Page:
You meet simply wonderful and incredibly smart people at nonviolent occupations. At least I do. I just met someone who knows exactly what they are talking about but does not want to be identified in any way other than by the name "Prof." Prof has been thinking about how to strengthen the Occupy movement, how to build a structure for it -- or rather how to allow it to build one itself, from the ground up, with ideas moving up levels of representation, not down as we're all so used to, and with people who cannot or will not or anyway do not sleep in public squares able to take part in a lasting and effective way. I cannot recommend too strongly that every Occupation look into this and click the links, hold trainings, and get this rolling. --David Swanson
Believe it or not, November 11th was not made a holiday in order to celebrate war, support troops, or cheer the 11th year of occupying Afghanistan. This day was made a holiday in order to celebrate an armistice that ended what was up until that point, in 1918, one of the worst things our species had thus far done to itself, namely World War I.
World War I, then known simply as the world war or the great war, had been marketed as a war to end war. Celebrating its end was also understood as celebrating the end of all wars. A ten-year campaign was launched in 1918 that in 1928 created the Kellogg-Briand Pact, legally banning all wars. That treaty is still on the books, which is why war making is a criminal act and how Nazis came to be prosecuted for it.
Feints and baby steps in the direction of eventually ending a massive crime are not enough. Hoping to meet a distant deadline for ending a war that cannot be justified for a single day is not enough. A new misunderstanding should not be piled on top of other fictional accomplishments (the closing of Guantanamo, the complete withdrawal from Iraq, universal health coverage, etc.). But if we don't understand that we are beginning to move things in the right direction many among us will lose heart and others will miscalculate.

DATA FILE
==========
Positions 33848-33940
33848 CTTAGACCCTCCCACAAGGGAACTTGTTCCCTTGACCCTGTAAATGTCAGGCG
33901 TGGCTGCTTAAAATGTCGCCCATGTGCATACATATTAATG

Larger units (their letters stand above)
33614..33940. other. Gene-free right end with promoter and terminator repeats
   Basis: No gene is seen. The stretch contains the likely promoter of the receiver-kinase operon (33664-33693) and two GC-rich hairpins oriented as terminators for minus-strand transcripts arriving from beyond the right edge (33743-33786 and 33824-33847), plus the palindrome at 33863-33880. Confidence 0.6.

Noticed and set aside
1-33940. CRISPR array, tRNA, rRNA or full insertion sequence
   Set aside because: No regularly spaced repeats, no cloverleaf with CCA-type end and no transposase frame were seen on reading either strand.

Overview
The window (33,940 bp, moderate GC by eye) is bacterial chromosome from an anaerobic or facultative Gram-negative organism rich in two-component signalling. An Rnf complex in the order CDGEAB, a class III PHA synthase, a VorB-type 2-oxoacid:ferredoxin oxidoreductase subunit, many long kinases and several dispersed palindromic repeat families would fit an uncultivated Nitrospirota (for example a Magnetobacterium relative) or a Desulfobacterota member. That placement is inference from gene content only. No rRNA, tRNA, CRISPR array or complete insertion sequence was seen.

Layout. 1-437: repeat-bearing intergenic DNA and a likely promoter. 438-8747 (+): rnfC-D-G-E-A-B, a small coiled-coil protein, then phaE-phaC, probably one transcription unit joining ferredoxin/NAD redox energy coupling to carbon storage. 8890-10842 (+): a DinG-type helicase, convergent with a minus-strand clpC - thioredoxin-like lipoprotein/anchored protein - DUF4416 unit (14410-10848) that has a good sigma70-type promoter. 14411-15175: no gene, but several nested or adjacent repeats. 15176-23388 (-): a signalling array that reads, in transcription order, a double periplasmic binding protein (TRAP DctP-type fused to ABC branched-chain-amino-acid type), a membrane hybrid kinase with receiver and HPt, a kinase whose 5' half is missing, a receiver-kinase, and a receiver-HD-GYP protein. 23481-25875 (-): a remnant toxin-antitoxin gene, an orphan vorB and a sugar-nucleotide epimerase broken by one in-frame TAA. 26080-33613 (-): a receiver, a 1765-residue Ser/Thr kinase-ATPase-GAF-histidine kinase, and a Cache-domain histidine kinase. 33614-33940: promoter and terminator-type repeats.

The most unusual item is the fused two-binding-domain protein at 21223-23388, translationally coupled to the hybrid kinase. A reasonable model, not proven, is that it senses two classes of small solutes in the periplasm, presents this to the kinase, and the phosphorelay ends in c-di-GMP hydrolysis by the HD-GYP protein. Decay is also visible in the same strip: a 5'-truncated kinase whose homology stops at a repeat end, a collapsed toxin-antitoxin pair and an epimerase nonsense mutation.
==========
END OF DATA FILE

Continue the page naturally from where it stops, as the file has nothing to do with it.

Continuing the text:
This is what the Associated Press had to say on Thursday morning as we prepared to march on the White House and the Treasury to demand a serious effort from Obama in France to bring the G20 (and the Congress) to back a financial transaction tax, and as planning continued to protest the ever-less-popular Obama's expected authorization of a disastrous tar sands pipeline:
What struck me in reading Cville Weekly's excellent new profile of an Afghanistan War veteran, and in writing this profile of another Army veteran who never made it into (foreign) combat, is how many times I've heard the same story. Kids grow up admiring their parents' and grandparents' military "service," then join the military, and then afterwards find out how traumatic and horrific their family members' experiences were. What if veterans told their kids the truth early on, in an age-appropriate manner as their children grew up? Some studies say a majority of recruits are from military families. What if those potential recruits had known the truth prior to having to learn it first-hand?
Can occupations survive a winter of global weirding, escalated police brutality, and the corporate media's venom? Should they?
In some parts of the country there will be no cold weather. In others, police abuses will result in larger occupations, not smaller. And it's certainly possible that for the first time in recent years an independent progressive populist campaign will survive the enmity of the corporate media.
In other cases, the cold, the communications assaults, fatigue, and the difficulties encountered by activist camps that also become homes for the homeless and the mentally ill may begin to erode the usefulness of encampments.
What to do?
Here's one activist's recommendations:
Weaponized UAVs (unmanned aerial vehicles), also known as drones, have their own caucus in Congress, and the Pentagon's plan is to give them their own state as well.
Under this plan, 7 million acres (or 11,000 square miles) of land in the southeast corner of Colorado, and 60 million acres of air space (or 94,000 square miles) over Colorado and New Mexico would be given over to special forces testing and training in the use of remote-controlled flying murder machines. The full state of Colorado is itself 104,000 square miles. Rhode Island is 1,000 square miles. Virginia, where I live, is 43,000 square miles.